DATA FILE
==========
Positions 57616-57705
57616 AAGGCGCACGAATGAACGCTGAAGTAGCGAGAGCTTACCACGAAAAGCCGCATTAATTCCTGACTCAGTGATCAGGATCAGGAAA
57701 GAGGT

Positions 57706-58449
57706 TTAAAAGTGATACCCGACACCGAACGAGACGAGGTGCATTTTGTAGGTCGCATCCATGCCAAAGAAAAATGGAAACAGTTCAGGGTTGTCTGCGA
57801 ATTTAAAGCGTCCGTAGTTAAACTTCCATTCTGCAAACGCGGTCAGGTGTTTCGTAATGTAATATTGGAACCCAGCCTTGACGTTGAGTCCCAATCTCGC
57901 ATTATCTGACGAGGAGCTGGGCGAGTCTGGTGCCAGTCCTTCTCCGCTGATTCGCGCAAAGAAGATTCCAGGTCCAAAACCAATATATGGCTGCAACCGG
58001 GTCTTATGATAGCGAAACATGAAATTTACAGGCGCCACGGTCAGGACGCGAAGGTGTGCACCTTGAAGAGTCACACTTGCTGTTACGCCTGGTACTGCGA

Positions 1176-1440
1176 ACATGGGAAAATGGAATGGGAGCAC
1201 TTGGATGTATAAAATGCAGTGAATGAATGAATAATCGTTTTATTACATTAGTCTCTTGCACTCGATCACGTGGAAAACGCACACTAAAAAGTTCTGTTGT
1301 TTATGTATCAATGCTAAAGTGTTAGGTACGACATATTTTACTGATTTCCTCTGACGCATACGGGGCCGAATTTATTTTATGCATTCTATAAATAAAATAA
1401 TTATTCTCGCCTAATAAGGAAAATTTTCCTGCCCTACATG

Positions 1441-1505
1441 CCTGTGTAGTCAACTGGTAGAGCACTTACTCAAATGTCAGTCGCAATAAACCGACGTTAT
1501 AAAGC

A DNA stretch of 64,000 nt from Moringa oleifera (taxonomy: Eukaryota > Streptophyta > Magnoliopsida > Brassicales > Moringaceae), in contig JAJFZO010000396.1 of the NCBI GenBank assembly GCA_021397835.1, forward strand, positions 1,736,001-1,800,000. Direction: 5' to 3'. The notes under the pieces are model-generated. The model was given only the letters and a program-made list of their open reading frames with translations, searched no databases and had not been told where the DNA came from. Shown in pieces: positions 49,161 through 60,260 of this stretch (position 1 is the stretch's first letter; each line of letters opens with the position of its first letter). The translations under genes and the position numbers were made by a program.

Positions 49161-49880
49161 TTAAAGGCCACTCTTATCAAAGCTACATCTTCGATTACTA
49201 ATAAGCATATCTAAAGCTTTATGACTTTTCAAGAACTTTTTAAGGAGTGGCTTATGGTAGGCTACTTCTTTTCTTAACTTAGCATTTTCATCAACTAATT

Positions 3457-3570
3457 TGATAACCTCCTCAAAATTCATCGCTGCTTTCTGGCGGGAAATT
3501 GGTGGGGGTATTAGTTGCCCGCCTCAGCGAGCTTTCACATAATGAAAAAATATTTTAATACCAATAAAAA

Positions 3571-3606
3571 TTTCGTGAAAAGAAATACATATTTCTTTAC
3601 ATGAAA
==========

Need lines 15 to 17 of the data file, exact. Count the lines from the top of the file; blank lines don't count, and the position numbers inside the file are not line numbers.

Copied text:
1441 CCTGTGTAGTCAACTGGTAGAGCACTTACTCAAATGTCAGTCGCAATAAACCGACGTTAT
1501 AAAGC

A DNA stretch of 64,000 nt from Moringa oleifera (taxonomy: Eukaryota > Streptophyta > Magnoliopsida > Brassicales > Moringaceae), in contig JAJFZO010000396.1 of the NCBI GenBank assembly GCA_021397835.1, forward strand, positions 1,736,001-1,800,000. Direction: 5' to 3'. The notes under the pieces are model-generated. The model was given only the letters and a program-made list of their open reading frames with translations, searched no databases and had not been told where the DNA came from. Shown in pieces: positions 49,161 through 60,260 of this stretch (position 1 is the stretch's first letter; each line of letters opens with the position of its first letter). The translations under genes and the position numbers were made by a program.